Tunis must put power project delays in the past

28 August 2009

North Africa could prove a popular choice with firms that have traditionally focused on the Gulf

As activity in the GCC’s private power market has slowed, developers have started to look outside the region for new opportunities. Already, it seems, North Africa could prove a popular choice with international companies that have traditionally focused on the Gulf.

Many have sought entry to the North African market as a way to diversify their investment portfolios. Tunisia’s recent launch of its planned Bizerte independent power project (IPP) will offer several international developers the opportunity to diversify outside the Gulf.

The country’s Energy & Industry Ministry prequalified five groups to bid for the project in January. The list of potential bidders includes Japan’s Marubeni Corporation, which has significant experience in Tunisia. Marubeni, together with the US’ PSEG Global and Sithe Energies, carried out the construction element of Tunisia’s first IPP at Rades in 2002.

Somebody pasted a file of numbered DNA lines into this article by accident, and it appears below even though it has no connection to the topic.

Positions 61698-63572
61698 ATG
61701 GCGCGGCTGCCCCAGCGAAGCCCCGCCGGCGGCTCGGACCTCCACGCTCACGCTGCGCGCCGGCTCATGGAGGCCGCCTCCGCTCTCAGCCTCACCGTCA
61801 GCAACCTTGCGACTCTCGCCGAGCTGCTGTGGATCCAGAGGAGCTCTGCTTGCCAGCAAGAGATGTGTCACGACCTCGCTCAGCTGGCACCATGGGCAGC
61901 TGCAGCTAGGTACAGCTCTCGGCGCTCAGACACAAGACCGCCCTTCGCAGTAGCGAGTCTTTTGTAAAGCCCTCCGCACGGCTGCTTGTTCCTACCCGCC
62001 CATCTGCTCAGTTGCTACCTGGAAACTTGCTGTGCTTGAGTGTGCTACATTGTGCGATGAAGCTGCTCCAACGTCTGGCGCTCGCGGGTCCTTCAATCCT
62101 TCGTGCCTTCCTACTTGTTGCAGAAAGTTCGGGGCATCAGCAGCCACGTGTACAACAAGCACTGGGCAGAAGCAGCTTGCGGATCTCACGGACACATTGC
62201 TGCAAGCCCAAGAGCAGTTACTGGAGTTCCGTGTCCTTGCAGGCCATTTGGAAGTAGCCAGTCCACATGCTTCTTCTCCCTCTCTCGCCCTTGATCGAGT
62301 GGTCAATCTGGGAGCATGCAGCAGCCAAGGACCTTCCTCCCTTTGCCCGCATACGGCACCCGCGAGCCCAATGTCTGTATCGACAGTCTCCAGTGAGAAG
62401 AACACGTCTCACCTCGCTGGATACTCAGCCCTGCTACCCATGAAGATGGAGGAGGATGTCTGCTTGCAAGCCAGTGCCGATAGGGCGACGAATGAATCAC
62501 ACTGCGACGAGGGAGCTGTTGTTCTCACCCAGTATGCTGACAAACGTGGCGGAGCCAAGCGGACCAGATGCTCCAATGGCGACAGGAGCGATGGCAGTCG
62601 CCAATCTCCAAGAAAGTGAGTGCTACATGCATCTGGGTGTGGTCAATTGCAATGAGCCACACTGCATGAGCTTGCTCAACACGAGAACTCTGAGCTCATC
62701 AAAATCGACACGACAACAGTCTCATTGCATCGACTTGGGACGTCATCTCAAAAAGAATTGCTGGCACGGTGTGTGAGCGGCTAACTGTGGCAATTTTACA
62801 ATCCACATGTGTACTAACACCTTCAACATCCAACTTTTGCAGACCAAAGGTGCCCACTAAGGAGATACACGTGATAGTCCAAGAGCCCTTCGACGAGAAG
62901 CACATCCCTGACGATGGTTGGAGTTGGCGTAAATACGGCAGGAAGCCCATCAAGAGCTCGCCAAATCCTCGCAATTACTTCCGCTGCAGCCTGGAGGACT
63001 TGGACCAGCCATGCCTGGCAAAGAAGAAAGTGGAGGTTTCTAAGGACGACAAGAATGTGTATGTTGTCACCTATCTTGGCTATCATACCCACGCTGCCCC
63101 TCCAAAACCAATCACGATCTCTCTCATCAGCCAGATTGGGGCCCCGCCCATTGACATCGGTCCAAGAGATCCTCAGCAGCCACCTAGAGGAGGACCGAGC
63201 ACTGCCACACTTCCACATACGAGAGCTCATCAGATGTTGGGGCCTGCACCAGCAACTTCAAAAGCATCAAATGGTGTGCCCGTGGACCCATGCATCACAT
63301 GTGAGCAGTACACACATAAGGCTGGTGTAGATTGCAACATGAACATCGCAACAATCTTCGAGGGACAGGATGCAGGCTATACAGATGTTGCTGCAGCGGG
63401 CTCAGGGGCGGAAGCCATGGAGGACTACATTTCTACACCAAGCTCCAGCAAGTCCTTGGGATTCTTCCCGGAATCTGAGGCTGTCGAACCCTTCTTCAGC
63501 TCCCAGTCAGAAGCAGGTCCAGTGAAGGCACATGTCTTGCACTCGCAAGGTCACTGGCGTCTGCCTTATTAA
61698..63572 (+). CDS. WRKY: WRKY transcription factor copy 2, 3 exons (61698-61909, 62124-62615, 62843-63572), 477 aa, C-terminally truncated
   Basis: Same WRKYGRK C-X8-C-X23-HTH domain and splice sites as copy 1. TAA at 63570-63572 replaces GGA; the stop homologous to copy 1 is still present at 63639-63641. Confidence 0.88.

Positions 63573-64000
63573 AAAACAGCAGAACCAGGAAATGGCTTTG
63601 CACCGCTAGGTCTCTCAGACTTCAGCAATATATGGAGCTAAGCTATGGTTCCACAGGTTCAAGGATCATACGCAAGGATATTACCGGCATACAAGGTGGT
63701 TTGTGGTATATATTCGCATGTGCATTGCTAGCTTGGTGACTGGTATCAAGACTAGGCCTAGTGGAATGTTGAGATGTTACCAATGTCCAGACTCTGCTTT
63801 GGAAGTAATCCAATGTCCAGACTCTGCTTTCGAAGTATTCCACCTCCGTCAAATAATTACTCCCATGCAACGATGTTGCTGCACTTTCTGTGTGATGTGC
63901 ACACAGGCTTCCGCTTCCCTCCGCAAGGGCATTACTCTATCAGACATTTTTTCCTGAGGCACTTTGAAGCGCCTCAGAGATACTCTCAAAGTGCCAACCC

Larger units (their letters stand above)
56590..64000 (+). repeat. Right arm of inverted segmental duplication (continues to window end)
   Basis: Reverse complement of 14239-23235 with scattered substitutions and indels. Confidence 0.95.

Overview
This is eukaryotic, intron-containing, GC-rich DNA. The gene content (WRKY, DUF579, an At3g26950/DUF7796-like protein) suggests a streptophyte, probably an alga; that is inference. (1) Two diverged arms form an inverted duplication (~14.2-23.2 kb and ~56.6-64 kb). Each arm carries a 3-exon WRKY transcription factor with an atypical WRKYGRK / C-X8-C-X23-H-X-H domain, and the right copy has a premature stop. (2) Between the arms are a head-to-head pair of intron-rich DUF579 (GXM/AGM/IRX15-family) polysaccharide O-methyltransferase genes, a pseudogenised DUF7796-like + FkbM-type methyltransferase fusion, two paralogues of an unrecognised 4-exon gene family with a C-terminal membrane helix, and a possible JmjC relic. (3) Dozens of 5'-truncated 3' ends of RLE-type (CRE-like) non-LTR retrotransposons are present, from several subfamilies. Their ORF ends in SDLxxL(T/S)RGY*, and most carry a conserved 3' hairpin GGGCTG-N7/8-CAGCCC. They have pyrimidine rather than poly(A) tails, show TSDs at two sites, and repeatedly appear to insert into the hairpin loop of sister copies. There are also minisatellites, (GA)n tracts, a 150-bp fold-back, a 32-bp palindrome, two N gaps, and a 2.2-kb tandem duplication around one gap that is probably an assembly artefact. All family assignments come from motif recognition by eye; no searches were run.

The success of that project has boosted investor confidence and encouraged new entrants to vie for the Bizerte scheme.

Tunis is already planning to go ahead with another IPP project, at Cap Bon. It first floated the idea three years ago, but the project is finally picking up steam. The scheme, which will export power to Italy, has solicited a good response from the market, with 16 firms expressing their interest.

To keep them on board, the government will need to show that prolonged delays to its projects are a thing of the past.

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